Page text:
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Perceptions from a Porn User

Posted by Alex on 09.March.2015

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Russell Brand is a well known an actor, author, radio host and activist. He also hosts a YouTube channel called “The Trews”. Recently he published a video entitled “50 Shades – Has Porn Ruined My Chance Of A Happy Marriage?” (Disclaimer: This video contains some language that may offend, view at your own discretion). He speaks not only about 50 Shades, but also about the media centered culture in North America as a whole.

As is the norm for YouTube's comment section, people were quick to weigh in, either in disagreement or defense. Russell expresses an interesting view. As a long-time porn user he briefly explains the role that it has played in his life, as well as the contrast between the influence and access of pornography during his teenage years and now.

There are three things in particular to address here.  First, he talks about the influence of prolonged exposure to porn in adolescence. One of the biggest advances in pornography in recent years is the way in which it is accessed. Before the advent of high speed Internet, people who wanted to view pornography had to intentionally go looking for it. Magazines or films had to be purchased, kept, and oftentimes hidden. When wanting to view something new, it had to be purchased. Today, in contrast, a quick Google search will yield access to endless amounts of pornography.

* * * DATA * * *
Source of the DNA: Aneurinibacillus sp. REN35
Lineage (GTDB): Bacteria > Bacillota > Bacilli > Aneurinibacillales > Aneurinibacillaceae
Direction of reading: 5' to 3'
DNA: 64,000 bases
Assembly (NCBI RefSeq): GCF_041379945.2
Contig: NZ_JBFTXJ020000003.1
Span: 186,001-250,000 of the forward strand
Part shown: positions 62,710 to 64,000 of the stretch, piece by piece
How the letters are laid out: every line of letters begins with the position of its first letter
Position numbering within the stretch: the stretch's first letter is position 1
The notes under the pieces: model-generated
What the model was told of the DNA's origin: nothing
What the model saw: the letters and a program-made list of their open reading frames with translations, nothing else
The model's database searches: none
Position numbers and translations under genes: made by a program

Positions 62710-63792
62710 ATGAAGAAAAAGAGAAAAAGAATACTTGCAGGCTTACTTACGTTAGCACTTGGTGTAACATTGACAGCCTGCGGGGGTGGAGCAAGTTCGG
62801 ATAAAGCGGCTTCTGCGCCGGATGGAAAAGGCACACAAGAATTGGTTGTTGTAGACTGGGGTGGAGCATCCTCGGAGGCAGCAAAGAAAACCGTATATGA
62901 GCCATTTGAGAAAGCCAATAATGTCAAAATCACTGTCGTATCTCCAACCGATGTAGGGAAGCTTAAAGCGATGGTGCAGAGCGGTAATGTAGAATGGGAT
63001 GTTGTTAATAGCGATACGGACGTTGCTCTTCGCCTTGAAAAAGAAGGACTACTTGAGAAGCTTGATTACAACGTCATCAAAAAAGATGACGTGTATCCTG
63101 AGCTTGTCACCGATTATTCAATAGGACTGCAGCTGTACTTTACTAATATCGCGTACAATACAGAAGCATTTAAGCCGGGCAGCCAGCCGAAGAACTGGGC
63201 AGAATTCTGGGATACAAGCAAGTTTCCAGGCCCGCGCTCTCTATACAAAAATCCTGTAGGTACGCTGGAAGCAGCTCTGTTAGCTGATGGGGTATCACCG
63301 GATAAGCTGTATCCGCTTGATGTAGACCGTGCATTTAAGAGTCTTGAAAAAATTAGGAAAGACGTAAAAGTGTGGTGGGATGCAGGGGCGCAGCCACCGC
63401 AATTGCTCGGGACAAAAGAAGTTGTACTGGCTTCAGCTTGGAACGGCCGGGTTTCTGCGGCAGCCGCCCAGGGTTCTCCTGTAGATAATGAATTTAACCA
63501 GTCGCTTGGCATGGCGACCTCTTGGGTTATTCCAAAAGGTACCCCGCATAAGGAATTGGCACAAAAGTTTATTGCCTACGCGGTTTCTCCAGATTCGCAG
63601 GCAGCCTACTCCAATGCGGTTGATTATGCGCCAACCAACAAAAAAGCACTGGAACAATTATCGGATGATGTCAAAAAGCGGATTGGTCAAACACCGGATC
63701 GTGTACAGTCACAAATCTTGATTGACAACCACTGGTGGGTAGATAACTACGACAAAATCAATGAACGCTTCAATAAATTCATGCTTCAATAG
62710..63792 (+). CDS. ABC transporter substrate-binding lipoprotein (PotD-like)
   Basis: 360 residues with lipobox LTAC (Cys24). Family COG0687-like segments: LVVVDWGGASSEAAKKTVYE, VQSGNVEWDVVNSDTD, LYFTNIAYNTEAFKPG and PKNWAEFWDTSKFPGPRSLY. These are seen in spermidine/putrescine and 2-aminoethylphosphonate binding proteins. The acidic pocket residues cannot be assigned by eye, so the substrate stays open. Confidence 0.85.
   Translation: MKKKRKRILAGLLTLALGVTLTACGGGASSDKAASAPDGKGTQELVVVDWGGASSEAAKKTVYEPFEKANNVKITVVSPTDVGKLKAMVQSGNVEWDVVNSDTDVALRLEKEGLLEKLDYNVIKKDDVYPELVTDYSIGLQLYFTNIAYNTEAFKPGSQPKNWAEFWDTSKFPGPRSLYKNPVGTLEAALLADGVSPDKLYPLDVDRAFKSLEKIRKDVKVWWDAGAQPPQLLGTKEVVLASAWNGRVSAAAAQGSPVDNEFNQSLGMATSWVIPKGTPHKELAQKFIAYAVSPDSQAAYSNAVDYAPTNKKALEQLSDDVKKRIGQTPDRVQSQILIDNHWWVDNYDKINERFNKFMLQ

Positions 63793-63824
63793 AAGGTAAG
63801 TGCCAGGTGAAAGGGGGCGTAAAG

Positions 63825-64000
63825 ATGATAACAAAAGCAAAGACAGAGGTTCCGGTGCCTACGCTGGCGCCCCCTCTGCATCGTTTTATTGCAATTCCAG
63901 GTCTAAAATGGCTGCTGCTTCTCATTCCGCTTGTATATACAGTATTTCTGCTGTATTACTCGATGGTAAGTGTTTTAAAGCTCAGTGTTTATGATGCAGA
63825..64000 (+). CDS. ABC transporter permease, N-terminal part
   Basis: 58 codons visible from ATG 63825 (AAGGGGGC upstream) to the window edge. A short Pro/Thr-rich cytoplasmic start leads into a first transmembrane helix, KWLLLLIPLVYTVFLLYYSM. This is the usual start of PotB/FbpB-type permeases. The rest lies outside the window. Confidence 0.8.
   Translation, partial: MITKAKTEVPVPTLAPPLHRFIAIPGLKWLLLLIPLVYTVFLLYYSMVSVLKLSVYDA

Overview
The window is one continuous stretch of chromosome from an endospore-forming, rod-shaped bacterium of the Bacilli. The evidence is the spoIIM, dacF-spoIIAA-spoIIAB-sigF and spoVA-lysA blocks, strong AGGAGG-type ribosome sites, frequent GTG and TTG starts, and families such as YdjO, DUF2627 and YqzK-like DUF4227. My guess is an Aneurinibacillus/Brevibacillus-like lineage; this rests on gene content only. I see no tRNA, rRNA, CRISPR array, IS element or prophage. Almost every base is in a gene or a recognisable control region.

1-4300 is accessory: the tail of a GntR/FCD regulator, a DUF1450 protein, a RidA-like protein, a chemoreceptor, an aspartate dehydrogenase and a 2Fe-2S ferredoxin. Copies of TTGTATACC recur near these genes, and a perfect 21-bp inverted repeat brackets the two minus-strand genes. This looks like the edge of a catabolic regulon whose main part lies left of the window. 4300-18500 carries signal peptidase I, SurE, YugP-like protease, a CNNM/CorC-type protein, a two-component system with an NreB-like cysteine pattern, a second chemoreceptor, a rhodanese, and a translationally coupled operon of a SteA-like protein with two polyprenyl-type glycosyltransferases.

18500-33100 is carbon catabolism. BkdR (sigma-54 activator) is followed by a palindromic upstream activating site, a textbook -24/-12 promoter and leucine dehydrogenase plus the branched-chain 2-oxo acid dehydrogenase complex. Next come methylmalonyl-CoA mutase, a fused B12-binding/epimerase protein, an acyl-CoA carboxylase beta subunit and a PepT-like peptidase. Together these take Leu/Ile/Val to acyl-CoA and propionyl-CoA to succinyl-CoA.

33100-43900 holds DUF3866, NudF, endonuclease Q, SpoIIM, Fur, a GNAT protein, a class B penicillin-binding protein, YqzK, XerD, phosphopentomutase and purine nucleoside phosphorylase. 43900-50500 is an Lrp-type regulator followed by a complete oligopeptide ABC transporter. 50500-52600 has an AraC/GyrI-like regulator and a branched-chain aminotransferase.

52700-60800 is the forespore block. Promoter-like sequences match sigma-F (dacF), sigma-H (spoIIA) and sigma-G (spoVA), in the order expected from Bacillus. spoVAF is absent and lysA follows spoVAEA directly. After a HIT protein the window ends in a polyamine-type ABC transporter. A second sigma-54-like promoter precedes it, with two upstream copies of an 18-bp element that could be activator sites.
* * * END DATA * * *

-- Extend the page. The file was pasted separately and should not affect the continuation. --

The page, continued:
According to Forbes, as of 2011, pornography accounted for 4% of the million most popular websites on the Internet and 13% of web searches. In reality, there is no way to know exactly how many websites are pornographic, but they exist and are readily available. Pornography seems to be a low risk means to an end—sexual gratification. When combined with its availability, this makes it an enticing opportunity. Russell addresses the consumer’s perception of the actors and actresses in pornography. He raises the question of whether it is possible to view pornography without objectifying the people in the videos.

He also speaks briefly about the idea of porn as an addiction ­– based on his own experience. Although researchers are currently divided on the subject of porn addiction, it remains an important part of this conversation. The fact that researchers find addictive patterns difficult to accurately study due to a lack of a control group (people who don’t watch porn) speaks for itself.

Pornography allows its users to detach from reality. People viewing industry-produced pornography are watching actors and actresses pretend to feel a certain way.  The intimacy is pretense, therefore a false type of intimacy. As a result, pornography separates the physical act of sex from intimacy in a relationship, leaving it one-dimensional. 

Russell Brand is a user, but not a fan, of pornography. He recognizes its potential influence on the young and is honest about his own struggle to quit using pornography. He is not alone in this, but we applaud his honestly and advocate for more conversation on this topic. For more information check these websites out fight the new drug and your brain on porn.

Check out some of our other blogs on this topic.